Elaina woke up screaming in the middle of the night. I think it was a bad dream, I gave her a hug and sat with her. Then we both went to the washroom and went back to bed. I was grateful to be back under my blanket but I couldn’t sleep and my mind drifted to this.
I thought about the children who woke up in the night without their mamas to comfort them. To give hugs and speak words in their heart language.
I thought about the mamas who couldn’t sleep because their children were so far away and they had no idea whether they were safe and cared for.
It wasn’t just parents who worried. Grandparents, Uncles, Aunts, cousins, siblings and even classmates. My uncle recalls being in school in the ‘60s and noticing that one day two of his friends were gone. He wondered if he would see them again. One of them survived residential school but he was a different person afterwards.
In 2013 the Anishnabek First Nation published a document called “An Overview of the Indian Residential School System.” Pages 7 and 8 describes
“Forced changes and unpleasant traumatic experiences lived by former students that have been documented”.
· Forbidden to speak their Aboriginal languages
· Required to speak English or French
· Required to adopt religious denomination of the school
· Forced style of prayer consistent with school denomination
· Forced haircut, or shaved head
· Use of toxic chemical to clean children’s hair and skin
· Forced to wear uniform as designed by the school
· Forced to shower, no access to bath tubs
· Lack of nutritious diet
· Insufficient quantities of food
· Served spoiled food
· Segregation based on gender: brothers and sisters no contact
· Sexual assault
· Forced abortions
· Electrical shock
· Force-feeding of own vomit when sick
· Exposure to freezing outside temperatures with improper clothing
· Withholding of medical attention
· Exposure to contagious illness: students with tuberculosis not segregated
· Forced labour in unsafe work environments
· Vilification of cultural traditions
· Use of racist language to address students
· Withholding presents and letters from family
I feel sick to my stomach when I read some of these. Forced abortion is sadly ironic as the church at the time was the largest voice against abortion in the public sphere. And these would have been the teacher’s children as a result of sexual assault since the youth were segregated from other genders.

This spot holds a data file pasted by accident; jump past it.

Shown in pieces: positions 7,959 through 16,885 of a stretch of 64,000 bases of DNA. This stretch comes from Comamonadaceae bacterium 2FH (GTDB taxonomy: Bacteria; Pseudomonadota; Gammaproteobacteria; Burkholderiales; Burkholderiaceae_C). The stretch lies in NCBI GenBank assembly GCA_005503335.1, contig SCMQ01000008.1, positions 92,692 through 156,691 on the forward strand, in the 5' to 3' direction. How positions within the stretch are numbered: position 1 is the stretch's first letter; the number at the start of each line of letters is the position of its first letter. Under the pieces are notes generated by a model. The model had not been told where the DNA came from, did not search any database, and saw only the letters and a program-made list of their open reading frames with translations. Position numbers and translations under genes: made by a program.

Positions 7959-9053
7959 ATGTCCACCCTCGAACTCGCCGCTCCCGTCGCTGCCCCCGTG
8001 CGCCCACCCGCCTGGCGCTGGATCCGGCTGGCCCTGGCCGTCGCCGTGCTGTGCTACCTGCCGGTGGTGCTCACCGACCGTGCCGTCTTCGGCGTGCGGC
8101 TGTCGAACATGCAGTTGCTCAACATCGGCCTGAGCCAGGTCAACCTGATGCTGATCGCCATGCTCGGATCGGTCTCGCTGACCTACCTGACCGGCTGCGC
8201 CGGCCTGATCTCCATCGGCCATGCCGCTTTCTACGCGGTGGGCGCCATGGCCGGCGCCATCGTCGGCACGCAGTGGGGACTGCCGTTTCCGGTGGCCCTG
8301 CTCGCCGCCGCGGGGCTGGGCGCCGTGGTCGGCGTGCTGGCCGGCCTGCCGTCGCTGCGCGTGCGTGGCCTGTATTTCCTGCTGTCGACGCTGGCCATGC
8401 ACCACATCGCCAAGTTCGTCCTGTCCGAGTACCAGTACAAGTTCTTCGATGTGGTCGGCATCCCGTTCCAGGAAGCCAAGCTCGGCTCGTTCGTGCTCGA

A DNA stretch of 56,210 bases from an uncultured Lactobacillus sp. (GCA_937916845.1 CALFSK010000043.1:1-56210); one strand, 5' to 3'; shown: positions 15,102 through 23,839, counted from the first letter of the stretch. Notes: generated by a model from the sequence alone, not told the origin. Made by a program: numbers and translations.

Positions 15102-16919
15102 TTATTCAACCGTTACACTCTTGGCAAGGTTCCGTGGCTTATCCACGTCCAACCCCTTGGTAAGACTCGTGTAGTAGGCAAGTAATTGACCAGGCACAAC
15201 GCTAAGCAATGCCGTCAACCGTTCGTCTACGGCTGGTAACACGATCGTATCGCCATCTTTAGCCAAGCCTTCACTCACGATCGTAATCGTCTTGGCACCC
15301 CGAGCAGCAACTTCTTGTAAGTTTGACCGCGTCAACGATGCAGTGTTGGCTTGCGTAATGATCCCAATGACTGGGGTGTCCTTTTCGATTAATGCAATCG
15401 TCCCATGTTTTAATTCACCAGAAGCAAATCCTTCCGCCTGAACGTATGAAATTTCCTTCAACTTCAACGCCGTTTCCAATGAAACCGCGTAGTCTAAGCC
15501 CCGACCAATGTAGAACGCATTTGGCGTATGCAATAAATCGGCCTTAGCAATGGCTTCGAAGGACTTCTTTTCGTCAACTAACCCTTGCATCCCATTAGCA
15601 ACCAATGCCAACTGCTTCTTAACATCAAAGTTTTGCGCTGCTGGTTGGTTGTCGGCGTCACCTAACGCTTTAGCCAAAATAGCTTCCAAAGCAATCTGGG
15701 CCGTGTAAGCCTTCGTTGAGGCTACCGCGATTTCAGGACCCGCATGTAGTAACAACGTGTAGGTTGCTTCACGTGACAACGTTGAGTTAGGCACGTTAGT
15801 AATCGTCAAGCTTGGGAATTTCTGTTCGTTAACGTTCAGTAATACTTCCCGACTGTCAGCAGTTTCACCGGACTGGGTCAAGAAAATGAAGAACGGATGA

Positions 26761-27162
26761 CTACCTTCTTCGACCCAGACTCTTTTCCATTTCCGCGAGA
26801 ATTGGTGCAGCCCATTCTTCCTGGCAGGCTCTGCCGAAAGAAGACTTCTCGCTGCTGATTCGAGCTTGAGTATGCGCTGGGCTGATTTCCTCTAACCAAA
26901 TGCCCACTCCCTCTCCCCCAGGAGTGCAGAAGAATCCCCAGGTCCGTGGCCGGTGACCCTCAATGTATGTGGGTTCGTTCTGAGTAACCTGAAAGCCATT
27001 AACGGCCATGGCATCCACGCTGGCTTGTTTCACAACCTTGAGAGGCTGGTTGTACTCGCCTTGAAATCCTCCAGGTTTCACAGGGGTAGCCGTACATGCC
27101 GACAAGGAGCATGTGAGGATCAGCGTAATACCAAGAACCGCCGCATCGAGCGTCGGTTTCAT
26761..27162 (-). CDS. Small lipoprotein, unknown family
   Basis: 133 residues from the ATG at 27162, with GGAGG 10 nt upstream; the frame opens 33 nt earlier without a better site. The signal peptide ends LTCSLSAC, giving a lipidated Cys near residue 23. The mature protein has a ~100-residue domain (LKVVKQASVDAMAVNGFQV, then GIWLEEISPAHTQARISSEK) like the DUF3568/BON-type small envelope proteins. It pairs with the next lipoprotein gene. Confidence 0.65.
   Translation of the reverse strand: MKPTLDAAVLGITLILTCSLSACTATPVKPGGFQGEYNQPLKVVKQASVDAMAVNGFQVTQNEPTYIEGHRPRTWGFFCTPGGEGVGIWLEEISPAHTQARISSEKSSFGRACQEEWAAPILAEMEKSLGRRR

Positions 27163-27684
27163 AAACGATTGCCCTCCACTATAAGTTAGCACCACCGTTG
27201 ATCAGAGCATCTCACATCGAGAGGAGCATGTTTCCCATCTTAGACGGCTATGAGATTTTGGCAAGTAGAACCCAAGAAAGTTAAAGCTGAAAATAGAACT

In 1907 amid the silence and secrecy, one voice was documented in speaking out for the health and treatment of the children and youth:
“Public-health physician Dr. Peter Henderson Bryce reports on the dire living conditions at 35 residential schools. His spotlight on the issue goes unheeded. In 1922, as a citizen, he publishes the book, The Story of a National Crime: An Appeal for Justice for the Indians of Canada.” – Felt throughout generations: A timeline of residential schools in Canada.”
His document also talks about how his superiors tried to silence him and treated him unjustly. His closing statement cried out for justice for the “Indians” and for himself.
Those who “graduated” from the schools were dropped off on the street with no way to find employment or resources to provide for themselves or find their families. Much like children who age out of foster care today.
When Jesus talks about the oppression that will come to his followers he says,
““But don’t be afraid of those who threaten you. For the time is coming when everything that is covered will be revealed, and all that is secret will be made known to all.”
Matthew 10:26 NLT
I think this relates to beautiful realities as well as terrible ones. It is sad that it took the discovery of mass graves to wake me up and alert me to this history in my nation.
One beautiful story in the midst of it all was when my friend’s husband, Robin Mercer, decided to walk the 215 km from his home in Kelowna to the residential school in Kamloops. Both his parents and grandparents were survivors of the schools. As he walked, people rallied around with money, hugs, company and stories. When he reached the school after six very long days, he was met by women singing and drumming. You can find more of his story here.
In the past when I thought about my relationship with Canadian First Nations it was very future focused. How do we move forward? How do we make everything better so we can all have happy lives?
One thing I have learned from my own trauma is that there are no easy answers and the road of recovery is long and painful. The impact of abuse on generations is unfathomable.
Now I just want to sit with the First Peoples of this beautiful land and weep.
I want to throw out my dreams for what moving forward looks like and listen to theirs.